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WVU Researchers Working to Help West Virginia Weather Climate Change

Photo by John McCabe Richard Thomas, chairman of West Virginia University’s Department of Biology, discusses the impact of climate change on trees during the Academic Media Day event.

CHARLESTON — While Congress debates the Green New Deal, scientists and researchers at West Virginia University are looking at trees and soil to determine the effects of climate change and how West Virginia can weather the changes.

The program was part of WVU’s Academic Media Day on Monday at the Erickson Alumni Center in Morgantown. Media from around the state listened and spoke to experts from WVU’s academic departments, institutes and laboratories, with one-on-one time to ask questions.

Experts with the WVU Mountain Hydrology Laboratory, the Department of Geology and Geography and the Department of Civil and Environmental Engineering briefed media earlier in the day on water security and resources engineering and how the rings of trees can help scientists interpret climate data. In the afternoon, the focus turned to the soil and plant life and how increases in temperature could affect West Virginia’s forests and farms.

Richard Thomas, professor and chairman of the Department of Biology, gave a presentation, “The Clean Air Act and Climate Change Leave Their Fingerprints on Forest Health in West Virginia.” Last May, Thomas and doctoral candidate Justin Mathias released a study on the recovery of red spruce trees since the passage of the Clean Air Act.

According to the study, Thomas and Mathias studied the rings and carbon dioxide isotopes in red spruce tree rings at three locations within the Monongahela National Forest, where the trees are downwind of carbon dioxide emissions from coal-fired power plants along the Ohio River Valley. The researchers looked at trees that are more than 75 years old to compare differences.

“Red spruce is kind of an iconic tree species in West Virginia,” Thomas said. “It was a beautiful place to work.”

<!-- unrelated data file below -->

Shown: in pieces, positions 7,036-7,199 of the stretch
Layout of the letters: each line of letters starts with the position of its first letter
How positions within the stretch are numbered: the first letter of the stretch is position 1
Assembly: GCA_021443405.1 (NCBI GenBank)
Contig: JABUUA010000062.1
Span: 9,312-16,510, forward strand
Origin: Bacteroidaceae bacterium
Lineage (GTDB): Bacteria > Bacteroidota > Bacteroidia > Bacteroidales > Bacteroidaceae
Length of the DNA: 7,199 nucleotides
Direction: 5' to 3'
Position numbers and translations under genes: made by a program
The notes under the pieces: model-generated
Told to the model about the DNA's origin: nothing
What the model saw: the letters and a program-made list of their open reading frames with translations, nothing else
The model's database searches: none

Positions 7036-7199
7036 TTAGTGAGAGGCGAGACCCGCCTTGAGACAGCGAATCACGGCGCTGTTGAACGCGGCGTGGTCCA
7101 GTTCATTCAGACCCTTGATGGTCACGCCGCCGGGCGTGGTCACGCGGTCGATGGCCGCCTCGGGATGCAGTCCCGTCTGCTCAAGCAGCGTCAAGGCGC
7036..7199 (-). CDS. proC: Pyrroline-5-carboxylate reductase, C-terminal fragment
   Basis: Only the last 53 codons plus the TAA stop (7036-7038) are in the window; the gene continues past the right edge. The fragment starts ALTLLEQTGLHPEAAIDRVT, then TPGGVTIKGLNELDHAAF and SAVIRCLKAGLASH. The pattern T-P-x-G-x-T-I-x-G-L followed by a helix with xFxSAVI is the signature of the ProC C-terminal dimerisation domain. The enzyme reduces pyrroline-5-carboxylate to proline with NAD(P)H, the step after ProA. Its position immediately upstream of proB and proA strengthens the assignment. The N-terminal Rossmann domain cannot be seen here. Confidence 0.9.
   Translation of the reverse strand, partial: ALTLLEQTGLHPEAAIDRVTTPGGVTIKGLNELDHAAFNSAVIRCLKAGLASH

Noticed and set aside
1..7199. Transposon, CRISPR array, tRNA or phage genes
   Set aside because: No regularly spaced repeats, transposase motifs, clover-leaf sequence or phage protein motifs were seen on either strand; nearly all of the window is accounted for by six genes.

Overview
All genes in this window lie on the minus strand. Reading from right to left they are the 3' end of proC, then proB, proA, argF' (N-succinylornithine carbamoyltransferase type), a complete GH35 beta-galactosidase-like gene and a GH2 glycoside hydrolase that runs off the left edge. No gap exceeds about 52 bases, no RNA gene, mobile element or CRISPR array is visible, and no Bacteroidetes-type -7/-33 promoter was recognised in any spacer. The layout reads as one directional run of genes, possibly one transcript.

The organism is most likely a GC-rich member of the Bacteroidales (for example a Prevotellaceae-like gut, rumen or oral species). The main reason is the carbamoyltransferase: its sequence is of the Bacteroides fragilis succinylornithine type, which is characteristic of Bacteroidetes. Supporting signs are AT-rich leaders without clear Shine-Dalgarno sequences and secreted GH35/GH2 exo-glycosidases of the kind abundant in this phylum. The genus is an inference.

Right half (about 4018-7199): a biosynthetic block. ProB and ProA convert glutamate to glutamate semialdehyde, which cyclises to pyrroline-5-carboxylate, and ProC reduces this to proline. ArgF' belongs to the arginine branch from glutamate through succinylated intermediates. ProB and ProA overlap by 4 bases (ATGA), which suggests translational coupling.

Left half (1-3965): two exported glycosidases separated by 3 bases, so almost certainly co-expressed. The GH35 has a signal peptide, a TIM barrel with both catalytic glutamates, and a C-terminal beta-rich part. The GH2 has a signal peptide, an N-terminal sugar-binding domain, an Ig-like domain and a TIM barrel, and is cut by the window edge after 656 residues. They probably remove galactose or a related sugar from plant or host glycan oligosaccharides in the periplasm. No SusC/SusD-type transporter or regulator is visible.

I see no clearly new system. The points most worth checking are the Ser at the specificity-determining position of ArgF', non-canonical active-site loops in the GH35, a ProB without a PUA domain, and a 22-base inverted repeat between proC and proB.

Thomas and Mathias found that the red spruces started to show recovery after 1989 when pollutants in the atmosphere started to be highly regulated by the U.S. Environmental Protection Agency through the Clean Air Act. The chances for acid rain began to decline due to technologies such as scrubbers installed in the smokestacks of coal-fired power plants.

The ring growth was larger during periods of decreased pollutants in the atmosphere, but during the worst of the pollution, tree ring growth slowed down. For example, the study showed that ring growth increased during the period of the Great Depression in the 1930s due to decreases in heavy manufacturing, but tree ring growth slowed between 1962 and 1986, when sulphur pollution was at its highest.

“We saw a decline in growth,” Thomas said. “It doesn’t mean the trees were getting smaller, but it means the growth rings were getting more tight … acid rain was devastating the forest.”

While scrubbers and use of low-sulfur coal helped diminish the threat of acid rain, it hasn’t stopped the increase of carbon dioxide. However, the red spruces have benefited from the increased carbon dioxide coupled with warmer springs.

“Climate change, at this point, is helping these trees grow better,” Thomas said. “We don’t know what will happen as that temperature continues to increase. This is a very small increase in temperature. … If the temperature change continues to increase, we don’t know if that positive effect will last.”

Researchers also are studying how soil allows for carbon storage and how to increase that storage. Edward Brzostek, assistant professor in the Department of Biology, detailed the work of his students on soil carbon storage.

There is more carbon stored in soil than in the atmosphere or plant life combined, Brzostek said. Microbes recycle the majority of nutrients used for plant growth. But Brzostek said it’s harder to measure carbons in soil due to complexity. Carbon remains in the soil because it’s difficult for microbes to break down and some carbon remains stuck in minerals and other material.

As temperatures warm, carbon can be more easily released from soil into the atmosphere. Due to the number of coal-fired power plants in the region, nitrogen output was increased and absorbed by the soil, which helped prevent the breakdown of carbon dioxide in the soil.

As nitrogen pollution is reduced, the amount of carbon dioxide in the soil is reduced and released into the atmosphere. Leaves that fall from different species of trees are consumed by soil microbes differently, producing different amounts of carbon. Brzostek said as the planet warms, different species of trees benefit from the warmer, wetter weather but might not produce leaf litter that keeps more carbon in the soil.

Also in the afternoon, experts spoke about the effect of climate change on public health and how patents and intellectual property commercialization play into innovations in clean energy technology.

According to WVU, the university conducts 87 percent of all research in the state, totaling $118 million in expenditures in 2018. More than 3,500 faculty, staff and students are involved in research at WVU.

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